Chinese wedding gowns are in fashion again


Business promotion staff dress in Chinese wedding clothes to promote folk wedding supplies during a recent wedding fair in Chongqing. (Photo provided to China Daily)

The fashion of hand-embroidered special-occasion dresses, like traditional Chinese gowns like Qipao and Guapao, is having a sort of revival in the China market, thanks to firms such as Tengxun Bridal and, in a sense, the Chinese first lady.

Lin Shuang, 35, founded the Tengxun Bridal studio in 2009 after quitting her job with a major state-owned trading company in Beijing.

She grew up in the hutongs of Wangfujing area in Beijing. Her childhood extra-curricular activities included traditional Chinese drawing, calligraphy and traditional musical instruments.

When she took the plunge into the traditional Chinese fashion business, it was not considered a good move. Back then, fashion was not seen as an occupation with a bright future.

But Lin, a college graduate who majored in law, sensed business potential in the segment when her quest for a stunning Qipao for her soon-to-wed sister turned into a never-ending search.

A Qipao, a traditional form-fitting dress, consists of three layers of sleeves embroidered with gold threads of peony and a skirt with eight gold threads phoenix. Up to 400 hours over six months could go in to the making of a Qipao as intricate, painstaking sewing and embroidery work is needed.

“In the run-up to her wedding, my sister and I set out to buy a good-quality but affordable Qipao,” said Lin. “But our search was in vain. We were very disappointed with the rough fabrics used.”

So, Lin started to design a Qipao herself. She asked an established tailor whom her family had known for a long time to make one based on her design sketches.

The Qipao proved a massive hit. Everyone at the wedding raved about it. That encouraged Lin to convert a seemingly one-off exercise into a business.

Now, Lin’s studio has grown into one of the largest high-end traditional Chinese wedding gown and clothing store in Beijing.

It features products from the bride’s head-covering to traditional Chinese dragon and phoenix gowns, Qipao and Chinese shoes. On average, the store serves more than 200 newly-weds per year.

That’s a far cry from the time when traditional Chinese wedding gowns were not such a hot pursuit for the newly-weds. Young Chinese were heavily influenced by Western styles then.

Even today, traditional Chinese wedding clothing takes up only 10 percent share of the special-occasion garment market.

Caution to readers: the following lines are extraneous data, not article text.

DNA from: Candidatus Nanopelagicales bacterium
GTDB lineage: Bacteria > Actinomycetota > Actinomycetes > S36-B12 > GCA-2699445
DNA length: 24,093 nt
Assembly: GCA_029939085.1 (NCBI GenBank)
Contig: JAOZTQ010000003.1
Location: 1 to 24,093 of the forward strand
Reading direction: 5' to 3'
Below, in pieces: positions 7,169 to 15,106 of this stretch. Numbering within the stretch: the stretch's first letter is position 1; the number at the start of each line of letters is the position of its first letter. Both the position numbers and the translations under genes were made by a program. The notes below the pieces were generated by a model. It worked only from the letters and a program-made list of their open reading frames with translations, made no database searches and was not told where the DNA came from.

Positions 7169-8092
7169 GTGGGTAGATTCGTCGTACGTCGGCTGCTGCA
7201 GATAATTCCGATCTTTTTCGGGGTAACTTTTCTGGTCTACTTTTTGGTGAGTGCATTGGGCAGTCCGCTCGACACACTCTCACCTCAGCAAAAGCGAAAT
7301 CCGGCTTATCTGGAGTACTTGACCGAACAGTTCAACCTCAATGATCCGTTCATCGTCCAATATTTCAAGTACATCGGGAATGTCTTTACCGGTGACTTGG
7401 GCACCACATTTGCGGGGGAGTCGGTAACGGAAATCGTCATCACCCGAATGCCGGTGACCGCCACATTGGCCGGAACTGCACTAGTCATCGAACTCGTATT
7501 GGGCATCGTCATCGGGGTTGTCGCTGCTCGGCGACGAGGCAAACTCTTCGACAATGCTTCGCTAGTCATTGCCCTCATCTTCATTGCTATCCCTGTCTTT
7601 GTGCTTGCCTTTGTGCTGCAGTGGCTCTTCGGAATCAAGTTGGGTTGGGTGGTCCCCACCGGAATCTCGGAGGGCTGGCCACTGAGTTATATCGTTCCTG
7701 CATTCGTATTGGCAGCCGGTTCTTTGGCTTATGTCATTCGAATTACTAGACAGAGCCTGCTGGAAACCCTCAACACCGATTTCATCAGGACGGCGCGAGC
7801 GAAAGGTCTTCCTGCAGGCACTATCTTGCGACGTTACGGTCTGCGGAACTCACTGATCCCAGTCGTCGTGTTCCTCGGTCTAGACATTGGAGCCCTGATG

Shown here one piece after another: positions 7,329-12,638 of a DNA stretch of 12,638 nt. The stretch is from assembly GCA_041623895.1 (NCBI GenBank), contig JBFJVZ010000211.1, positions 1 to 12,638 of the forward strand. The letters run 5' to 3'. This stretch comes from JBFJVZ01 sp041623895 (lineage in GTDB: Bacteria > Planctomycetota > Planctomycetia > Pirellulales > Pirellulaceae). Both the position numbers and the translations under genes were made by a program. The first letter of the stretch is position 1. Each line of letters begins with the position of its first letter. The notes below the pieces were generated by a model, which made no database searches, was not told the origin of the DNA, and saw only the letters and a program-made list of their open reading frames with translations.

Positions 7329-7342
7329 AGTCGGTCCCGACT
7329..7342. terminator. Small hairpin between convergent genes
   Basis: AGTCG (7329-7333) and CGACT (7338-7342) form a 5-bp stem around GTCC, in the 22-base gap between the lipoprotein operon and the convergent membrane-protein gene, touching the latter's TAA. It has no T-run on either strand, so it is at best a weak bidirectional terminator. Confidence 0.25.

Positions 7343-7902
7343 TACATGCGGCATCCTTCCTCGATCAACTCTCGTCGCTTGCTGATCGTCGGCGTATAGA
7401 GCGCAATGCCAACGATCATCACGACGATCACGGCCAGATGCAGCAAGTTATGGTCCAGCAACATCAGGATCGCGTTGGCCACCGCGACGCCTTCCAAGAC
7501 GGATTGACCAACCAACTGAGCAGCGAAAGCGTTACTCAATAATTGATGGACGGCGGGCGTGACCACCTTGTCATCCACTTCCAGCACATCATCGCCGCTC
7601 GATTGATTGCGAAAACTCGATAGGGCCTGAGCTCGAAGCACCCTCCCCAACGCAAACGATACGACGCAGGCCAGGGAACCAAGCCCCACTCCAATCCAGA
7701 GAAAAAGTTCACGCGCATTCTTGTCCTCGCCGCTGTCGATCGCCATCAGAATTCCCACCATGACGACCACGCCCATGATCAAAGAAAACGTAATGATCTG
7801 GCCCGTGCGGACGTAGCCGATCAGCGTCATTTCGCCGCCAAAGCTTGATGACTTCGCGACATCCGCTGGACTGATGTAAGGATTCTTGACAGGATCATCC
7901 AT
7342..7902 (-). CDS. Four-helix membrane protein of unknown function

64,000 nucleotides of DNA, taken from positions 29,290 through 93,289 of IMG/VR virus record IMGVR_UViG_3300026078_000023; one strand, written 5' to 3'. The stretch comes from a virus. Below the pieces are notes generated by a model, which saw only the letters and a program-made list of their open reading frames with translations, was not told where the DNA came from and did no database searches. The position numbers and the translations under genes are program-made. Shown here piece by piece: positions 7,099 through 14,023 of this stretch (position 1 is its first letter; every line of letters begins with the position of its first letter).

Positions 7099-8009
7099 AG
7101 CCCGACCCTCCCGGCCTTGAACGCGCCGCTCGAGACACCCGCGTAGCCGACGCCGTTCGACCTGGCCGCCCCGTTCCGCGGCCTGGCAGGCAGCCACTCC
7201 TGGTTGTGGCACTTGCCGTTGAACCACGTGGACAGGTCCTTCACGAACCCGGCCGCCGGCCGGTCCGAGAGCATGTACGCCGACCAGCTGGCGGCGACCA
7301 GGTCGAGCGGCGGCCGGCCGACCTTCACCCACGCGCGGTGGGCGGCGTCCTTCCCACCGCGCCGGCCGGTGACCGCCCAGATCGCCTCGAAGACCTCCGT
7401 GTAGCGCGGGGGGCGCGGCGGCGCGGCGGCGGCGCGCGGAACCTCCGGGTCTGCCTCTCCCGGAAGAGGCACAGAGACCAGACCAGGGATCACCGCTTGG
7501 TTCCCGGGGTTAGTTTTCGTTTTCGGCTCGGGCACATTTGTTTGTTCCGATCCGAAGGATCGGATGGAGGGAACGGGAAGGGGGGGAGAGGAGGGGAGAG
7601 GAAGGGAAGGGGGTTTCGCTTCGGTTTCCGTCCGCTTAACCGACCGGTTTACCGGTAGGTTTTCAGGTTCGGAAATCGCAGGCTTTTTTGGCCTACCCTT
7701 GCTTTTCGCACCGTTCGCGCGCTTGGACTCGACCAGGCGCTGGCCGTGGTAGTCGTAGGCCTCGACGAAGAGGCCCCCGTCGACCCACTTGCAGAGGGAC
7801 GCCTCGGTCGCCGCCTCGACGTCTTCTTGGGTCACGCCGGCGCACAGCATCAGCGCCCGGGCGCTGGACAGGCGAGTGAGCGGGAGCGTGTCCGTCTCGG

“Brides in China often think about only the dresses that could make them look like a princess in the West,” said Shi Yiping, a dress designer at the Beijing Institute of Fashion Technology. “Traditional Chinese gowns have been considered old-fashioned and outdated for many years now.”

But in recent years, particularly after the country’s first lady Peng Liyuan showed up at state events wearing traditional dresses that were an elegant mix of Chinese cultural elements and modern clothing, local fashion has been attracting attention again, Lin said.

“People have begun looking at Qipao and traditional Chinese gowns from a new perspective,” said Lin. “Qipao now could be classic, stylish and elegant. The red color, gold and silver threads of embroidery of dragon, phoenix, fish and peony are symbols of a great marriage and good luck as well.”

Last year, Tengxun doubled its sales (Lin would not disclose the numbers though). Investors are making a beeline for a stake to help expand her business. So much so Lin has decided to shut her line of Western wedding gowns and focus entirely on traditional Chinese gowns.

To ride the wave of new-found craze for Qipao, Tengxuna is sharpening its focus on targeted customers and also streamlining its management. “I work closely with the leaders in the wedding industry, particularly wedding planners,” said Lin. “As soon as they sign on customers seeking a special Chinese wedding or a Chinese style section in their wedding, which requires traditional Chinese gowns, they recommend our service.”

Given that specially made wedding gowns tend to be expensive, Tengxuna’s strategy works better than mindless advertising, Lin said. “Our products are priced from 8,000 yuan to 100,000 yuan ($1,234-$15,429). There is no need for us to compete with retailers on who sell Chinese wedding gowns at 1,000 yuan ($154) apiece.”

“Hand drawings bring out more personal emotions and styles. Just like in the old times, I hope each gown I design and make will become a legacy that will be carried through generations of the bride’s family,” Lin said.

Story by China Daily